The next day dawned bright and clear. Cold swept in from the north, but Miranda wasn’t one to be detained by the threat of frostbite. She knew how to dress warmly.

After the older kids were off to school, Edna settled the little ones down with activities and started in on her daily online routine.

Miranda bustled out the door with a quick nod to the perfect order of the little corner of her world and braced herself for the cold. But she didn’t feel it. She hurried into the woods, her gloved hands sunk deep into her heavy coat pockets.

A bird landed on a branch before her and started in its usual song. Leopold…Leopold…tweet, tweet, tweet…

Miranda frowned and knocked a bit of snow off a tree trunk. “Stupid bird. Always calling to your Leopold, but he never answers, does he?” She stumbled forward, fury building little an interior steam kettle.

The bird hopped along, calling the same plaintive song. “Leopold…Leopold…”

Her nerves strained to the breaking point, Miranda turned and screamed. “Stupid idiot. Stop waiting for Leopold!” She shook her fist at the snow-speckled trees. “Go make a nest and do your own thing…live your own life. Don’t ask for no—”

A choking sob welled up from Miranda’s middle and tears burned her eyes. She wiped them away, brushing snow across her glasses. “Dang it!” Nearly blinded, she plucked her glasses off her face and carefully paced her way to a fallen log. She plunked down, not caring that she’d wet her clothes through to the skin.

Taking off her gloves, she pulled a tissue out of a pocket and wiped her glasses dry.

The bird drew near one again. “Leopold…Leopold…tweet…tweet…tweet…”

Miranda blinked as she watched the little bird hop before her. “Oh, God.” She held out her hand. The bird hopped close, then proceeded to peck at the tree bark, intent, and perhaps content, with something besides Leopold.

A thrill rushed through Miranda. “Could it be?” She laid her hand open.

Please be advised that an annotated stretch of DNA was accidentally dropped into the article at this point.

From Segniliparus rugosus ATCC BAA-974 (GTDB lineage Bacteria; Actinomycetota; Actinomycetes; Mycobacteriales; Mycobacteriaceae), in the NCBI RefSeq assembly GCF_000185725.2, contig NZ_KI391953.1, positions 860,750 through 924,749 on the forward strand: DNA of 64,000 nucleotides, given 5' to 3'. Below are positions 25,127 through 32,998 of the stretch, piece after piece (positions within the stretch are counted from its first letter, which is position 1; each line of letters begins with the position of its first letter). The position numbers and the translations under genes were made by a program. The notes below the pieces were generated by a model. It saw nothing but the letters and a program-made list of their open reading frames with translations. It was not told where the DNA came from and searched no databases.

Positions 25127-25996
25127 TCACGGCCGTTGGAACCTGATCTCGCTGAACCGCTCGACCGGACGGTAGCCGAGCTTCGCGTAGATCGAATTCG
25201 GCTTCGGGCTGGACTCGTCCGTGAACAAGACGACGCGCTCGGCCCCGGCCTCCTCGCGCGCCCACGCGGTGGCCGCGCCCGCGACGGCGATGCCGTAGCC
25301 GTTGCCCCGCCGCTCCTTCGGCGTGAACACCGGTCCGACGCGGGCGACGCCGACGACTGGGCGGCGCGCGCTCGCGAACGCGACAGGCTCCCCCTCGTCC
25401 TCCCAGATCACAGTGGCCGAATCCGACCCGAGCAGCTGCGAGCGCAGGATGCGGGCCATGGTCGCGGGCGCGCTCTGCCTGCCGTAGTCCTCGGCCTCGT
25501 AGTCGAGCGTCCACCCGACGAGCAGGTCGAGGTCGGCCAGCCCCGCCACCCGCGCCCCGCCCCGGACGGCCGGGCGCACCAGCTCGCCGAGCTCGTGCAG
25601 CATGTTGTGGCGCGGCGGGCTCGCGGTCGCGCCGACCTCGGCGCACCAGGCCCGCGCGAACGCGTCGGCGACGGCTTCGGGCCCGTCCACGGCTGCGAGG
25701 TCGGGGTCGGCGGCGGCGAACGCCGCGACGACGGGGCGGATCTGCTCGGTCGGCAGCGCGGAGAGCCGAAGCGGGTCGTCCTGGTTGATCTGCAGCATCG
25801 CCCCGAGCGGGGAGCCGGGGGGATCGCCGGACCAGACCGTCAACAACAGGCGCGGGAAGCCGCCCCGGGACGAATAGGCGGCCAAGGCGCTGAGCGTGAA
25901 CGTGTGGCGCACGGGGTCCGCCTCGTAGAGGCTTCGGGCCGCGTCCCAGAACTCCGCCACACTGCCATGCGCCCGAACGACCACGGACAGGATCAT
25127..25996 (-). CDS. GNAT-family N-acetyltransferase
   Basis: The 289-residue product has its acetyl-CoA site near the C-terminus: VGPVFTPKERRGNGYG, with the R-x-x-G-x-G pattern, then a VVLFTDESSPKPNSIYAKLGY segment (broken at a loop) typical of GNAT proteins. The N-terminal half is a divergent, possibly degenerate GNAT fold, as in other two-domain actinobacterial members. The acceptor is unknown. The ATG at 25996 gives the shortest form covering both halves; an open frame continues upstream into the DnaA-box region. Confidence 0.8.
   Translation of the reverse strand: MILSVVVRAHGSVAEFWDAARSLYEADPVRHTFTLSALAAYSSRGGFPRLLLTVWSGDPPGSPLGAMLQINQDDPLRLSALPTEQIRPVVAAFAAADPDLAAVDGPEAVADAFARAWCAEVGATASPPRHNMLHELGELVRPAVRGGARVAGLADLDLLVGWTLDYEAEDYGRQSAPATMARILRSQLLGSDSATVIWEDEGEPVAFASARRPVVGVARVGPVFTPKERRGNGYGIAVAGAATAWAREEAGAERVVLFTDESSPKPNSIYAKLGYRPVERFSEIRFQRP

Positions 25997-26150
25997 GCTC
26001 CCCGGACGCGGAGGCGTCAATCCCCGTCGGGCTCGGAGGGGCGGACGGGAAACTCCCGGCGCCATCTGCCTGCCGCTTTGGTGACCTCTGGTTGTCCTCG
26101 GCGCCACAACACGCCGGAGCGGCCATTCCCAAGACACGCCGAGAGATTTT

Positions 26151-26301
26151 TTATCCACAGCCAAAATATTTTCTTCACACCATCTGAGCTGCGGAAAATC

The bird lifted its beady eyes and stared at her. It hopped nearer, almost touching her hand.

“Good Lord. Am I—Leopold?”

~~~

Later that evening when Edna returned from taking all the kids to their dentist’s appointments, she stopped dead in her tracks.

The boys finished divesting themselves from their winter coats and then set to work on helping the little ones.

Edna swallowed and entered the warm, yeasty smelling kitchen following the sound a happy tune. She stared at her cousin.

Slicing into a hot loaf of homemade wheat bread, Miranda called to the kids. “Snacks are ready and on the table in five minutes, boys. Be sure to wash your hands.” She glanced at Edna. “I’ve made enough to go with supper; don’t worry. I also made a nice hot stew for everyone.”

Edna shook her head. “You’re feeling better, then?”

Miranda stopped and met her cousin’s gaze. “Yes…and no. I just have to find myself again. Not easy. But the first task is always the hardest.”

Edna crept into the room. “What’s that?”

“You got to figure out where you are.” She drew a dish of butter near and laid a knife beside it. “And go from there.”

Tears welled in Edna’s eyes. “I’m glad.” She surveyed the brown bread and sucked in a deep breath. “My, but that looks good!” She perched on a stool and slathered a piece with a healthy dollop of butter. “What was that tune I heard you humming when I came in?”

Miranda blushed. “Oh, it wasn’t anything…just a birdsong you sometimes hear in the woods. “Leopold…Leopold…I’m here, I’m here.”

…But do our best and our most each day,

With a heart resolved and a temper gay,

         Which pleasure spoils not, not frights appall—

Though we never see Edenhall—

~Edenhall~

by

Susan Coolidge

Novels by A. K. Frailey

Science Fiction

Last of Her Kind  http://amzn.to/2y1HJvg

Newearth: Justine Awakens http://amzn.to/2pq0vWN

Historical Fiction

Melchior—Vengeance Is Mine http://amzn.to/2taeW2r

Historical Fiction & Science Fiction Blend

OldEarth ARAM Encounter  https://amzn.to/2KLhlsN

OldEarth Ishtar Encounter https://amzn.to/2OAkDQF

OldEarth Neb Encounter (In production)

OldEarth Georgios Encounter (In production)

Children’s Book

The Adventures of Tally-Ho http://amzn.to/2sLfcI5

Inspirational Non-Fiction

The Road Goes Ever On—A Christian Journey Through The Lord of the Rings http://amzn.to/2lWBd00